- Financial strain
- Early childhood trauma or abuse
- Alcohol or drug abuse
- Unemployment or underemployment
- Health problems or chronic pain
The cause of your depression helps determine the treatment
Understanding the underlying cause of your depression may help you overcome the problem. For example, if you are depressed because of a dead end job, the best treatment might be finding a more satisfying career, not taking an antidepressant. If you are new to an area and feeling lonely and sad, finding new friends at work or through a hobby will probably give you more of a mood boost than going to therapy. In such cases, the depression is remedied by changing the situation.
Just as the symptoms and causes of depression are different in different people, so are the ways to feel better. What works for one person might not work for another, and no one treatment is appropriate in all cases. If you recognize the signs of depression in yourself or a loved one, take some time to explore the many treatment options. In most cases, the best approach involves a combination of social support, lifestyle changes, emotional skills building, and professional help.
Ask for help and support
If even the thought of tackling your depression seems overwhelming, don’t panic. Feeling helpless and hopeless is a symptom of depression—not the reality of your situation. It does not mean that you’re weak or you can’t change! The key to depression recovery is to start small and ask for help. The simple act of talking to someone face to face about how you feel can be an enormous help. The person you talk to doesn’t have to be able to fix you; he or she just needs to be a good listener.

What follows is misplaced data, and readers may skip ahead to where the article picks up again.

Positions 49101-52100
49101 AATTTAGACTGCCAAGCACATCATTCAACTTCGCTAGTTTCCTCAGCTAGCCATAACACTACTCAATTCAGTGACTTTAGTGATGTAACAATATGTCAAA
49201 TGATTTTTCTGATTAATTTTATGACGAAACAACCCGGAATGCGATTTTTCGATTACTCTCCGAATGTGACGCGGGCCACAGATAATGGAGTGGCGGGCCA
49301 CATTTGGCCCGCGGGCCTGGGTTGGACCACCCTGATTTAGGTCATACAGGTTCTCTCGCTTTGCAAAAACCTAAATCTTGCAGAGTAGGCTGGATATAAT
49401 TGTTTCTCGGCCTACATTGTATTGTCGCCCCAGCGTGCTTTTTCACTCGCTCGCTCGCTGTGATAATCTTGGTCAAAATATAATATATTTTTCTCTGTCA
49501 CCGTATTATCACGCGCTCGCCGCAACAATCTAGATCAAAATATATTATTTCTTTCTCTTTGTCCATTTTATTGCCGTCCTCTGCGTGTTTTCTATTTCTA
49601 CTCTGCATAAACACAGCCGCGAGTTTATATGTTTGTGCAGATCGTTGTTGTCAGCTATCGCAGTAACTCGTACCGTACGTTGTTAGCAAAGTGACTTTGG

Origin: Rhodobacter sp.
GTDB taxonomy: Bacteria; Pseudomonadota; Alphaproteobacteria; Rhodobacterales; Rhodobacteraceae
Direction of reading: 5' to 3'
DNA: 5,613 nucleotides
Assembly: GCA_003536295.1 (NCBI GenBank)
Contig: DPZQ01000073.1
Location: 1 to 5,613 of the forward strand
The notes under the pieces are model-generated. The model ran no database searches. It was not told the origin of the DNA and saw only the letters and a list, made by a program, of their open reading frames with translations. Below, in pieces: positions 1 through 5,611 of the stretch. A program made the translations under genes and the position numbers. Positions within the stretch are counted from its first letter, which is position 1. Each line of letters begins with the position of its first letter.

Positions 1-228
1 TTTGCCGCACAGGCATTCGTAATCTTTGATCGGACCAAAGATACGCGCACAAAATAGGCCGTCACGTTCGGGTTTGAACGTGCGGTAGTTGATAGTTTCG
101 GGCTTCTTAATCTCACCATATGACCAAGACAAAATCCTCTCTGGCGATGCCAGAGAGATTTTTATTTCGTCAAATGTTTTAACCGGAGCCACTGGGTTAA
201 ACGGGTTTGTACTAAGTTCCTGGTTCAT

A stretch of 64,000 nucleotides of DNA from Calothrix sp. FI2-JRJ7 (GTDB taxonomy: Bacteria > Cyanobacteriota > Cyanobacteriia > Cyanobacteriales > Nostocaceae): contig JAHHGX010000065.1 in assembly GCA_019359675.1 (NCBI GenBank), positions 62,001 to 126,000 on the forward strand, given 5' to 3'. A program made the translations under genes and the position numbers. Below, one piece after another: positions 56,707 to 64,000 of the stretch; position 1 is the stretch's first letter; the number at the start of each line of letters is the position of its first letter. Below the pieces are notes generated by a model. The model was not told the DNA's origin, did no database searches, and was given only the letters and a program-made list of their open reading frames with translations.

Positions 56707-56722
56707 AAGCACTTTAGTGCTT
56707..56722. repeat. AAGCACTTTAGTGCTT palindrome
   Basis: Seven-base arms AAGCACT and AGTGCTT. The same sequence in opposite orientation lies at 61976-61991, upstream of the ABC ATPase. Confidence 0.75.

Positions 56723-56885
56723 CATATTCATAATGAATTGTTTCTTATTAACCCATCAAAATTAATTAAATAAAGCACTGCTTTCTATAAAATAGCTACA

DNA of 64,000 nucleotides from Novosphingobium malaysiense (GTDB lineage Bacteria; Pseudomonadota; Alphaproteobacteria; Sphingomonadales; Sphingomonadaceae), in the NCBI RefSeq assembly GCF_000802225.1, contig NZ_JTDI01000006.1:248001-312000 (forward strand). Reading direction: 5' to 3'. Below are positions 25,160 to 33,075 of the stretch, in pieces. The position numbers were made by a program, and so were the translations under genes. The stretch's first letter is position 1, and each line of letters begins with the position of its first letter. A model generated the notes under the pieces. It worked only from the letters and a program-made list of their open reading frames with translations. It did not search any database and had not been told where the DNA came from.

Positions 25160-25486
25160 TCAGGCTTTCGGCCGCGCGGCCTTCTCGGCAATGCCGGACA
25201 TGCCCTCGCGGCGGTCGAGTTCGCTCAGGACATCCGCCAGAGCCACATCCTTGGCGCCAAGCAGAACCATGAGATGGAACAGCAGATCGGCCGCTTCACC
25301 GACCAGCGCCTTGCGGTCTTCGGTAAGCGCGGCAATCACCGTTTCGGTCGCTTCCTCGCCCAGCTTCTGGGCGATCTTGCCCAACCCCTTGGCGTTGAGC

Having a strong support system will speed your recovery. Isolation fuels depression, so reach out to others, even if you feel like being alone or don’t want to feel like a burden to others. The truth is that most people will be happy that you chose to confide in them; they’ll be flattered that you trust them enough to open up. So, let your family and friends know what you’re going through and how they can support you.
Make healthy lifestyle changes
Lifestyle changes are not always easy to make, but they can have a big impact on depression. Lifestyle changes that can be very effective include:
- Cultivating supportive relationships
- Getting regular exercise and sleep
- Eating healthfully to naturally boost mood
Build emotional skills
Many people lack the skills needed to manage stress and balance emotions. Building emotional skills can give you the ability to cope and bounce back from adversity, trauma, and loss. In other words, learning how to recognize and express your emotions can make you more resilient.
Seek professional help
If support from family and friends, positive lifestyle changes, and emotional skills building aren’t enough, seek help from a mental health professional. There are many effective treatments for depression, including therapy, medication, and alternative treatments. Learning about your options will help you decide what measures are most likely to work best for your particular situation and needs.
Are antidepressants right for you?
Medication can help relieve the symptoms of depression in some people, but they aren’t a cure and they come with drawbacks of their own. Learning the facts about antidepressants and weighing the benefits against the risks can help you make an informed and personal decision about whether medication is right for you.